The prosperity we enjoyed was made possible through the energy sent to us from the power plants. We'd been talked into believing that this energy was clean. And now an irreversible disaster has taken place. Still, Sano warns that taking all our anger out on the government and the utilities is too simplistic a response.

Photo by AP

"There are no songs for people who work at nuclear power plants," Sano said. Coal miners -- despite their labor being used to generate energy in the same way as nuclear power stations -- had songs they worked to. Despite fishing being described as a dangerous job where "death lies below just one plank," Sano said fishermen "had pride for their work. Pride that they were supporting their wives and children. It wasn't just about the money."

Suddenly, the tone of Sano's voice shifted, growing more passionate. "With people working at nuclear power plants, the more they work, the more they're exposed to radiation. And in the end, they're abandoned. It's not so much that they're getting paid for physical labor, but more that they're selling their bodies. Before we could attribute our prosperity to nuclear power plants, we were using people as stepping stones. And we were too insensitive to that fact," Sano said. "It's been over 40 years since nuclear power plants were built in Japan, and we hadn't noticed. This comes from a lack of imagination. It's a grave sin."

Photo by AP

Even now, some 3,000 people are working -- in fear of radiation exposure -- to get the stricken Fukushima plant under control.

According to what Sano heard from those who'd evacuated from Fukushima to the Saitama Prefecture city of Kazo, residents living near the troubled plant were descended from farmers who'd been gathered from around the country by the then Soma domain to provide manpower that had been lost in the Great Tenpo Famine of the 1830s.

"And now they've been forced out of their homes. ... The day after the (1995) Great Hanshin Earthquake, I went to Kobe. There was a couple sifting through the scorched earth as ash smoldered around them. I moved closer and saw something white," Sano said. "They were looking for the bones of their child. In the Sanriku region and Fukushima, people can't even do that."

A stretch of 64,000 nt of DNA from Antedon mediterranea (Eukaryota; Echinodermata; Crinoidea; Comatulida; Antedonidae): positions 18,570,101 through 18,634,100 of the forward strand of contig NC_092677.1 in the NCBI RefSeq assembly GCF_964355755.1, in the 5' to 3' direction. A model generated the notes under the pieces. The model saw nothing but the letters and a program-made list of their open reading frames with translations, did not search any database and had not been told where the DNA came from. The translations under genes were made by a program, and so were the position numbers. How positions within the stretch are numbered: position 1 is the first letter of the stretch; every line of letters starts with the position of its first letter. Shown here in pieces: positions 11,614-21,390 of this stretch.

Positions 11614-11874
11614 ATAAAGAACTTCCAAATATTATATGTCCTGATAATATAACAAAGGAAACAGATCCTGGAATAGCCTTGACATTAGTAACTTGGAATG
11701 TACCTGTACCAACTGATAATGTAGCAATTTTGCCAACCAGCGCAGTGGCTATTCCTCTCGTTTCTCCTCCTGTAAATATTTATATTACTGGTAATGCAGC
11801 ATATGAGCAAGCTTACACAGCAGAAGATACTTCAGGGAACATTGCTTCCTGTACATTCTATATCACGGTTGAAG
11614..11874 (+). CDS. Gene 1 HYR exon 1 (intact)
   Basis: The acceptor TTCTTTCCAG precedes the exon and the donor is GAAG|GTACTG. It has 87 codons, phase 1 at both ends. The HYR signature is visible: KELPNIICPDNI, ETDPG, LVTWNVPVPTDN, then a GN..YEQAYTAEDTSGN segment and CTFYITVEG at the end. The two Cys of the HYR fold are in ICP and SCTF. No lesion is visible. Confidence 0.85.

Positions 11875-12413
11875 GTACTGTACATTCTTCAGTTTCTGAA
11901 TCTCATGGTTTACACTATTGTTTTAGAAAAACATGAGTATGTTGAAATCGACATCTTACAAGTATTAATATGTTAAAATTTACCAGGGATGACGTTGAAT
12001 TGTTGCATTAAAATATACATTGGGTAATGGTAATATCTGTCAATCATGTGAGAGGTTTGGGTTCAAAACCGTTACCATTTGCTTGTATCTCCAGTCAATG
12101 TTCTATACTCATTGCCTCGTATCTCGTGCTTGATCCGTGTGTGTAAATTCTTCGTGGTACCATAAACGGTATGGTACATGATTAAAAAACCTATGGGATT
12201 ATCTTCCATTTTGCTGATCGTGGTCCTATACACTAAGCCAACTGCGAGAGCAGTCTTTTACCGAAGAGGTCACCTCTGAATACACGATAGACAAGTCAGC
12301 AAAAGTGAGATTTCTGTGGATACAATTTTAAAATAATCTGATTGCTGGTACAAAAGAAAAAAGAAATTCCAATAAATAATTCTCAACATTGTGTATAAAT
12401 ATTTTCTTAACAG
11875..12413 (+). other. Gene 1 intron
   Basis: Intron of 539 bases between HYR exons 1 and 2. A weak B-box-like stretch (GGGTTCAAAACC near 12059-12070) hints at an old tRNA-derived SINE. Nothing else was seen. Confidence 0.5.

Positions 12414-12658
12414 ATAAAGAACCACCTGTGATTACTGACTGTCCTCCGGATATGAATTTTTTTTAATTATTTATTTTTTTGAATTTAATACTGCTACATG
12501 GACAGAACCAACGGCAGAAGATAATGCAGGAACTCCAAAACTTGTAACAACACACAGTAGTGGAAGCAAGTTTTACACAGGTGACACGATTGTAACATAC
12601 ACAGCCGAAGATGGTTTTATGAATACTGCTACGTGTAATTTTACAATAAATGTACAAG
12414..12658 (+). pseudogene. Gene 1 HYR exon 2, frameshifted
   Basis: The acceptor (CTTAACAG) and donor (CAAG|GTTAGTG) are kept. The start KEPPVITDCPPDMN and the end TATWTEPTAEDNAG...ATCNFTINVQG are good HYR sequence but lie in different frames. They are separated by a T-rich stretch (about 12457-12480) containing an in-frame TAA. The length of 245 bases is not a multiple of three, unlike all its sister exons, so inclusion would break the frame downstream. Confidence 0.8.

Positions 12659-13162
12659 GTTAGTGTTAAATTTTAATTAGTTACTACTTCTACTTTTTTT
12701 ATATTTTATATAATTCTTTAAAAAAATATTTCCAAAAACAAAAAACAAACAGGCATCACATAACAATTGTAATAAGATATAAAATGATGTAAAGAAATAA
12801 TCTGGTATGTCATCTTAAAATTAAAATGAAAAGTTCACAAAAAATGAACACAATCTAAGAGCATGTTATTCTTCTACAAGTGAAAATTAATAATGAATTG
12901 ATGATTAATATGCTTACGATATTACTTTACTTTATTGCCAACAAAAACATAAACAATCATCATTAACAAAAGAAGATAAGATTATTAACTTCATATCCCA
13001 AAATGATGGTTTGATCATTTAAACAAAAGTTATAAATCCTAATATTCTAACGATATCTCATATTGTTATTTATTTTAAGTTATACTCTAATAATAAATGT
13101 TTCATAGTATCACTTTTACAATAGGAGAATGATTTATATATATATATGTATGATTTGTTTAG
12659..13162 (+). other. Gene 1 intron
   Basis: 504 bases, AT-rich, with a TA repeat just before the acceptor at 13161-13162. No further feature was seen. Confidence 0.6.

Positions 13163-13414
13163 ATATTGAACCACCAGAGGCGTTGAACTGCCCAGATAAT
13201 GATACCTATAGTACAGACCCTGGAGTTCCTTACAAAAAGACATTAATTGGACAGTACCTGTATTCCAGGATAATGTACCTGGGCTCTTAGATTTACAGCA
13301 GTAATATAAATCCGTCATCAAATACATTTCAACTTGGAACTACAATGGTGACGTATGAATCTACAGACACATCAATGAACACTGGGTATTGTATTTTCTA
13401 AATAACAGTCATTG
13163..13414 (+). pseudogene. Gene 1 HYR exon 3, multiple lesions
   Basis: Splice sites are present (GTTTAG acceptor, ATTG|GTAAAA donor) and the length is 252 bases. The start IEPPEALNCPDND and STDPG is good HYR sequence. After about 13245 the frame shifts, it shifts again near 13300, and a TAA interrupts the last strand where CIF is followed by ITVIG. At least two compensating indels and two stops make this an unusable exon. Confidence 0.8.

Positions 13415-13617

今取り組んでいる作品は、ソフトバンク社長、孫正義さんの人生記だ。以前から取材を続けていたという。「震災の後に何をしていたか尋ねたら、彼は、ずっとテレビを見ていたと言うんです。Sano is now working on a biography of Masayoshi Son, the president and CEO of major telecommunications company Softbank Corp. Sano had been following Son since before the March 11 disasters.

"When I asked him what he did in the days following the quake disaster, he said he just watched television. And that he'd seen a girl dressed in red calling for her mother on the Sanriku coast, and that he'd cried in spite of himself. I asked him what he thought at that moment, and he repeated, three times: 'I'm powerless.' I think those are the kinds of words that we'd usually hear from politicians."

Son visited evacuation centers in Fukushima, offering to provide transportation fees for the temporary evacuation of 1,000 children to Saga Prefecture in Kyushu out of his own pocket.

"Maybe this isn't the best way to describe him, but Son's just a cell phone seller. And here he was, not merely saying he would do something, but actually taking action. Meanwhile, it became clear that Japan lacked effective leaders. Former Prime Minister Naoto Kan, the Cabinet members who were ousted for their gaffes, the Democratic Party of Japan, the Liberal Democratic Party and the New Komeito all continue to waste time," Sano said. Indeed, the Diet's attention seems to have shifted to the Trans-Pacific Strategic Economic Partnership (TPP).

"Everything rests on how we weave our words together, and how we decide to act. We must use our imagination without being swayed by the words of politicians and others. We need to train ourselves to think. I think that's one way to overcome the quake disaster. Post-war Japan was able to rebuild because it was young and had momentum. Today, we have an aging population. Unless every single one of us washes away the rubble strewn about our spirits, we might not be able to triumph over the challenges we face this time."

Washing our spirits of rubble may actually be a lot harder than clearing the disaster areas of physical rubble.

(By Taichi Nemoto, Evening Edition Department)